We’ve had a great start to the new academic year. Lots of lovely and lively students joined us during induction week. Here are some photos from the Humanities Induction Quiz which was great fun.
We were impressed by the general and specific knowledge of the students, and especially by the incredibly high scoring winning team. Here they are already enjoying their weetabix (other cereals and food groups are available):
We’re looking forward to working with our new and returning students this year!
Simon Verelst’s portrait of Nell Gwyn (c. 1670) is one of a number the artist produced of Charles II’s most famous mistress. Nell looks out at us from the canvas, meeting the viewer’s eye with a seductive gaze. The tone of the milky pearls strewn in her loosely-flowing locks echoes the creamy skin of her exposed torso. Nell turns slightly from us, in a teasing gesture that suggests she has just wriggled free of her nightshirt for the viewer’s benefit. Yet how daring, or unique, was this portrait? And how widespread was its influence? This talk answers these questions by exploring portraiture of the mistresses of Charles II, tracing how many of these images became products for public consumption through the new technology of mezzotint engraving. England’s developing print culture, which also made numerous literary treatments of the mistress available to a growing readership, fed a cultural fascination with these women and gave them the status of early celebrities.
Claudine van Hensbergen is Senior Lecturer in Eighteenth-Century English Literature at Northumbria University. She is close to completing a new book, Reading the Royal Mistress: Women in Print, 1660-1735, and specialises in the literary and visual culture of Britain at the turn of the eighteenth century.
For more details and booking information please visit the Laing’s website here.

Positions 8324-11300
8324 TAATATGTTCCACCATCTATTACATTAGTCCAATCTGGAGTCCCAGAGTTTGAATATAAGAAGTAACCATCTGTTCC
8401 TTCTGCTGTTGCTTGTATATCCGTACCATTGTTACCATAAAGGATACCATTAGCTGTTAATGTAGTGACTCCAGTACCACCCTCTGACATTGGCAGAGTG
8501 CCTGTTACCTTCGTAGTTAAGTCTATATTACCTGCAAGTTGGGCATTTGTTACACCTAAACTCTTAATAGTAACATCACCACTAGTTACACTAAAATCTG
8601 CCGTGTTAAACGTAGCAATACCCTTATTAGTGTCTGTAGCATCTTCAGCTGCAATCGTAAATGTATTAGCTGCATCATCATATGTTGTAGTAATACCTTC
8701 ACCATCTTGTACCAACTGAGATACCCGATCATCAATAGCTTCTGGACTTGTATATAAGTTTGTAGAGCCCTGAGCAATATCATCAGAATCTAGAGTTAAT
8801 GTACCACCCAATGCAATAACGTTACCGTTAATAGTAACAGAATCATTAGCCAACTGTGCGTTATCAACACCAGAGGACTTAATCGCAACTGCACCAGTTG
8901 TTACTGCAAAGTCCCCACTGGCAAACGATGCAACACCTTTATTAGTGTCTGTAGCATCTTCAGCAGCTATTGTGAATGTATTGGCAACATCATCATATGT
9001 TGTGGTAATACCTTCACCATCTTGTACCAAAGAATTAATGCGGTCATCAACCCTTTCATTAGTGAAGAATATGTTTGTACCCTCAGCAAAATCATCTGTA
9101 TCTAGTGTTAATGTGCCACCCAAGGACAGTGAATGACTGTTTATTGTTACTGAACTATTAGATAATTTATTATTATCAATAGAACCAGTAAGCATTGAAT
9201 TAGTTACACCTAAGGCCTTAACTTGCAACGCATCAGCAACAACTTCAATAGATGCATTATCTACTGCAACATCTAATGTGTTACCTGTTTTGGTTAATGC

As Alex says, today’s puzzle is ‘hard, but not impossible’. He also suggests that working on puzzles like this can help you develop the skills needed to find a job with technology firms such as google. That suggestions is based on this article by Sam Gibbs in which he reports thoughts from google’s head of search, Ben Gomes.
It’s clearing day at Northumbria. Several colleagues are helping answer calls from applicants for our BA courses in English Language, Literature and Creative Writing and also our Foundation Year in Humanities.
The clearing hotline number here is 0800 085 1085
If you’re not involved in clearing and/or would like to read some thoughts from colleagues in English at Northumbria, here are some recent articles which appeared in The Conversation:
We are very much looking forward to hosting an important event at Northumbria on the 20th and 21st of July, in collaboration with colleagues at Newcastle University and a number of international partners.
The event, organised by the Eu-Speak Project, presents and explores new ideas for teaching adults to learn to read in a new language for the first time.
The EU-Speak Project is an eight-year project working to make a difference in the educational outcomes for immigrants with little or no education. It involves a number of international partners, including colleagues here at Northumbria and at Newcastle University. The project has already been very successful, developing a range of important findings and useful materials, and it continues to grow and to make significant progress, You can read about the project here
The event will include a wide range of workshops and hands-on activities.
Here are links where you can find out more and book a place: